Better Education Tops the List

The Australian Financial Review

By Angus James
Chief Executive, ABN AMRO Australia
Member of the BCA Board and BCA Education, Skills and Innovation Task Force

Future prosperity rests on the success of the school system, writes Angus James.

The most important resource for businesses in the 21st century is our people. If, as a nation, we are to continue to improve our standard of living, then education – as the facilitator of human capital – must be included among our highest priorities.

Education is not an isolated process that takes place during certain years of one's life in particular institutions. Rather, I see it as a continuum whereby individuals are "students" throughout their lives as they continue to acquire knowledge and skills relevant to their personal needs, work aspirations, their communities and ultimately, the country as a whole.  

The school system is the foundation of this learning continuum and should have as its aim the creation of the best learning environment possible for all students. Every individual – no matter what their background – ought to be able to finish school with the knowledge and skills that will give them real opportunities to choose a rewarding career and to fully participate in the life of their local community. 

Yet, international testing of secondary school students shows Australia has a significant group of students who do not perform well.  Too many Australian children fall behind in their learning from an early age and are never able to catch up and reach their full potential. 

Studies have shown that the quality of teaching is the main driver of successful student outcomes. 

The first change that needs to be made is to allow school principals greater autonomy to make the most important decisions about their schools, including the appointment of teachers.

The head of a school is in the best position to know the needs of his or her school and to match those needs to the skills of potential recruits. Furthermore, giving this responsibility to principals increases their accountability to the school community. They have a greater incentive to make the best possible recruitment decisions because they are a leading members of their local communities, as distinct from individuals in a centralised bureaucracy.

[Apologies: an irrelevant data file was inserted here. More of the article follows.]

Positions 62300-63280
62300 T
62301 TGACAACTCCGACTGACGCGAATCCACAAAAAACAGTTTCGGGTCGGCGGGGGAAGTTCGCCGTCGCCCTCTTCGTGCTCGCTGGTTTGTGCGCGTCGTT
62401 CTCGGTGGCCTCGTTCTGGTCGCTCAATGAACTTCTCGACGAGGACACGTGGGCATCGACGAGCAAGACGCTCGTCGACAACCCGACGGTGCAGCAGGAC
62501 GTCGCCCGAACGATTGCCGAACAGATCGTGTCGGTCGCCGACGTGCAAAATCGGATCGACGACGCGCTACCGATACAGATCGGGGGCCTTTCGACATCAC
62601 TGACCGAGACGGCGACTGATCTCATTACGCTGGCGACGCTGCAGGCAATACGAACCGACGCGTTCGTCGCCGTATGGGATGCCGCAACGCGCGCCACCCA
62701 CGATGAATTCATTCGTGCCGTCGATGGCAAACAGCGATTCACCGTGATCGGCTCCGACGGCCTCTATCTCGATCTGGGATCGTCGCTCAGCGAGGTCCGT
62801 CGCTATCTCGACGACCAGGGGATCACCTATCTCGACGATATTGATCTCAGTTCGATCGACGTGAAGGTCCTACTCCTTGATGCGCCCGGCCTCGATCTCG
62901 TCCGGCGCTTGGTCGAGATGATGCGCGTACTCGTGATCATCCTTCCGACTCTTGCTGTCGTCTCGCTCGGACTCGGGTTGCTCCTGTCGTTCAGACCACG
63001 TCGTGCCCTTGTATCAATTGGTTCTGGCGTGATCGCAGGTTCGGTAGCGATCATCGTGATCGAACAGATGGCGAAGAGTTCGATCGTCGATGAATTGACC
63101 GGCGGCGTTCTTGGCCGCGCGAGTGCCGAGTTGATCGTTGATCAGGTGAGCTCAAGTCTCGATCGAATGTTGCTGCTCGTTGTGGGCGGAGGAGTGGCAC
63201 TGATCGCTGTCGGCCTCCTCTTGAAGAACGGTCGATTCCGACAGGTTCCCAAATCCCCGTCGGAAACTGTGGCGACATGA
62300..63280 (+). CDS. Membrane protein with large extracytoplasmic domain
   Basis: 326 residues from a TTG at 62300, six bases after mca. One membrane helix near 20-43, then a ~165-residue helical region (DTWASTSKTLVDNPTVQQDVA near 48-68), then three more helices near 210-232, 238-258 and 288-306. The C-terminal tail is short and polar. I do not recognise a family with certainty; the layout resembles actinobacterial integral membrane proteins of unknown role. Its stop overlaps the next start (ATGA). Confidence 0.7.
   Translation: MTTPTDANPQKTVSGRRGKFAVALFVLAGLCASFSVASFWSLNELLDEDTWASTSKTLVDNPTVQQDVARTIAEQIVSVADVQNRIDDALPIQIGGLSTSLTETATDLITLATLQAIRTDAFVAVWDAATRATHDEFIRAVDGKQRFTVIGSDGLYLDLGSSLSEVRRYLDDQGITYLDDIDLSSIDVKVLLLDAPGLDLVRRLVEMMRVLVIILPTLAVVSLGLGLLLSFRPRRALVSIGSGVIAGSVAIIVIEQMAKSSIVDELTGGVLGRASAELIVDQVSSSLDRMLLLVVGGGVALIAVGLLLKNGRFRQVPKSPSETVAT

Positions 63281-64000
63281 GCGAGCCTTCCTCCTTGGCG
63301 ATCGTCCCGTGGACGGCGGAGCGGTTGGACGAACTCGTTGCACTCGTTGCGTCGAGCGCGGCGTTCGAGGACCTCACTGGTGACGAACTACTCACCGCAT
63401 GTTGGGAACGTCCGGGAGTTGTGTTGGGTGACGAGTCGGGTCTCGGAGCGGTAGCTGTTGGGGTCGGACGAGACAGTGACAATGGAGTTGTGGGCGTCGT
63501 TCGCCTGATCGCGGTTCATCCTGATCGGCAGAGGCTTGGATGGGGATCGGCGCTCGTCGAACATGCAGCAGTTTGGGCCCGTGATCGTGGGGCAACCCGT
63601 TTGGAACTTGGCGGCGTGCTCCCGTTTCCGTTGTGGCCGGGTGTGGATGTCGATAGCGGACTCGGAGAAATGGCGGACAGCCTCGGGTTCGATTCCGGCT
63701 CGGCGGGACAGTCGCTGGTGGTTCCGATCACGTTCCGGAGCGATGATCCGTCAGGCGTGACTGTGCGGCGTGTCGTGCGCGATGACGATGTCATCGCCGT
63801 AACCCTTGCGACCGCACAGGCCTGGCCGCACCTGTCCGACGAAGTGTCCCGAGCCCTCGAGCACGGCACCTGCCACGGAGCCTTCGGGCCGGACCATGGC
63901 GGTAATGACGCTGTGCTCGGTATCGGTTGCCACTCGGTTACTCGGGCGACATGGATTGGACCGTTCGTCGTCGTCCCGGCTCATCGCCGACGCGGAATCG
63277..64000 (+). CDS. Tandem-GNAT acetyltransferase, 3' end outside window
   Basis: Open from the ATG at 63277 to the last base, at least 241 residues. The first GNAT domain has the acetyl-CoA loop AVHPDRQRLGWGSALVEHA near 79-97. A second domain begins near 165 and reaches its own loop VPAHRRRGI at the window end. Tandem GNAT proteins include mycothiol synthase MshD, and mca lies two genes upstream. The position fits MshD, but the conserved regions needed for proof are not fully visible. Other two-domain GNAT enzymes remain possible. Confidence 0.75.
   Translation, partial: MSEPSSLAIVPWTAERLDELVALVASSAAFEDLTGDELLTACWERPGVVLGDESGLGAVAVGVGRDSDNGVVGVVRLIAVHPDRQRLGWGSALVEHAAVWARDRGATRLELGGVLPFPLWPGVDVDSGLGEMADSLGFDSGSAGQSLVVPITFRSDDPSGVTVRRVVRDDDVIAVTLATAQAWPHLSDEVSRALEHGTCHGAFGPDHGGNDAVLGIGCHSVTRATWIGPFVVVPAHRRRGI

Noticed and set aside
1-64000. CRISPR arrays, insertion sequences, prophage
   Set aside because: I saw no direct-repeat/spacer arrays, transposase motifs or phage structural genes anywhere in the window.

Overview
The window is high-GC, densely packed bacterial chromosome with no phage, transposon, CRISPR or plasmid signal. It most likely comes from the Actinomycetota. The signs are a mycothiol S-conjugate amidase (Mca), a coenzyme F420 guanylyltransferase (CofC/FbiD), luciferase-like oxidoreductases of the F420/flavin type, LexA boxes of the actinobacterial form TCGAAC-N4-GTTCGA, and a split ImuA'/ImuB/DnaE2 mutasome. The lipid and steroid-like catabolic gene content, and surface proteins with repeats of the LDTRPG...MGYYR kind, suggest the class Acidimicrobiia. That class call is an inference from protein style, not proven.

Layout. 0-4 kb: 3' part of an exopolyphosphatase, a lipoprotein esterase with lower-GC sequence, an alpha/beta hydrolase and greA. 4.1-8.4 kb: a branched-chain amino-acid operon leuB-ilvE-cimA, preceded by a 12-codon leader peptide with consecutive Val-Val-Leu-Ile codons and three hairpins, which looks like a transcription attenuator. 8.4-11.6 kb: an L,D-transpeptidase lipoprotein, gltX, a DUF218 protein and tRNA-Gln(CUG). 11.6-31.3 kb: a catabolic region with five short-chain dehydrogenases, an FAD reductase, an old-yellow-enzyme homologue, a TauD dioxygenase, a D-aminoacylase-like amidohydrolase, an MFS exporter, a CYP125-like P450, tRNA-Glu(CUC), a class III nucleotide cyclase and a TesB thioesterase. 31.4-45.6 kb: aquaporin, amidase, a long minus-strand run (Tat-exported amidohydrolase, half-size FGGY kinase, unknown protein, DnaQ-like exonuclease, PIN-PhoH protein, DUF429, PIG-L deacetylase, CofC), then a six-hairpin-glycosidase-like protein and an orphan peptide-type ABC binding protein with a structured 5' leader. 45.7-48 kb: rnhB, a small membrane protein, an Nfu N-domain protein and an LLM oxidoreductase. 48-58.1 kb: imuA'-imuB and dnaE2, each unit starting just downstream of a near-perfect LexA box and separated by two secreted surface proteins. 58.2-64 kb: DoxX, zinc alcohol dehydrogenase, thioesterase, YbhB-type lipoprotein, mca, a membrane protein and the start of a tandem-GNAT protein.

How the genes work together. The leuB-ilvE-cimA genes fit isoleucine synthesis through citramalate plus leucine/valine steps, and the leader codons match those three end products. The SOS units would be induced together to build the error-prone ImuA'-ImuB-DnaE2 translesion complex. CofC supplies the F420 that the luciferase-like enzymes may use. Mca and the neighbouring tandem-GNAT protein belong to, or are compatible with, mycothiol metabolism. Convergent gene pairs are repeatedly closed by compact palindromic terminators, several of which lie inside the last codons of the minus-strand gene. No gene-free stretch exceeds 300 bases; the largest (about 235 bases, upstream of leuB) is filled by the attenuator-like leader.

For these reasons, the Business Council of Australia commends the decision of the NSW government to give principals a greater say over the appointment of teachers in their schools.

Second, governments and education bodies need to clarify their roles and responsibilities. A greater role for the federal government is warranted in providing national leadership and co-ordination on key issues, such as the registration and recognition of teachers, and in putting in place a national curriculum.

Finally, the quality of education needs to be supported by reducing duplication in the bureaucracies, and devoting a greater proportion of resources to the delivery of education services. The resulting efficiency dividend could then be best employed to reward teachers who invest in skills training and who are successful at constantly improving educational outcomes.

Recent research has shown that in relation to school curricula, the states and territories each have their own bodies but the content of the respective curriculum in each state can be very similar. What is needed is to remove duplication that adds no value, and to have all governments working co-operatively by pooling the most talented people to come up with one national curriculum.

The BCA has identified four other priorities to lift education outcomes in Australia.

  • The most important reform, in conjunction with improved governance, is to lift the quality of teaching.  Doing this would involve initiatives to attract and retain the best possible teachers in the classroom, and to help teachers continue to improve their teaching.
  • As well as a national curriculum, we need content that can be customised to the individual learning requirements of students.
  • Australia also requires a national early-intervention strategy to identify students who are falling behind.
  • Finally, Australia does need increased and more effective investment in education and training in return for the achievement of the other reforms.

What is crucial is that all reforms are directed toward improving the quality and effectiveness of teaching for all students. The legacy of these changes will be a sustained growth in the intellectual, economic and creative capital of the country from one generation to the next.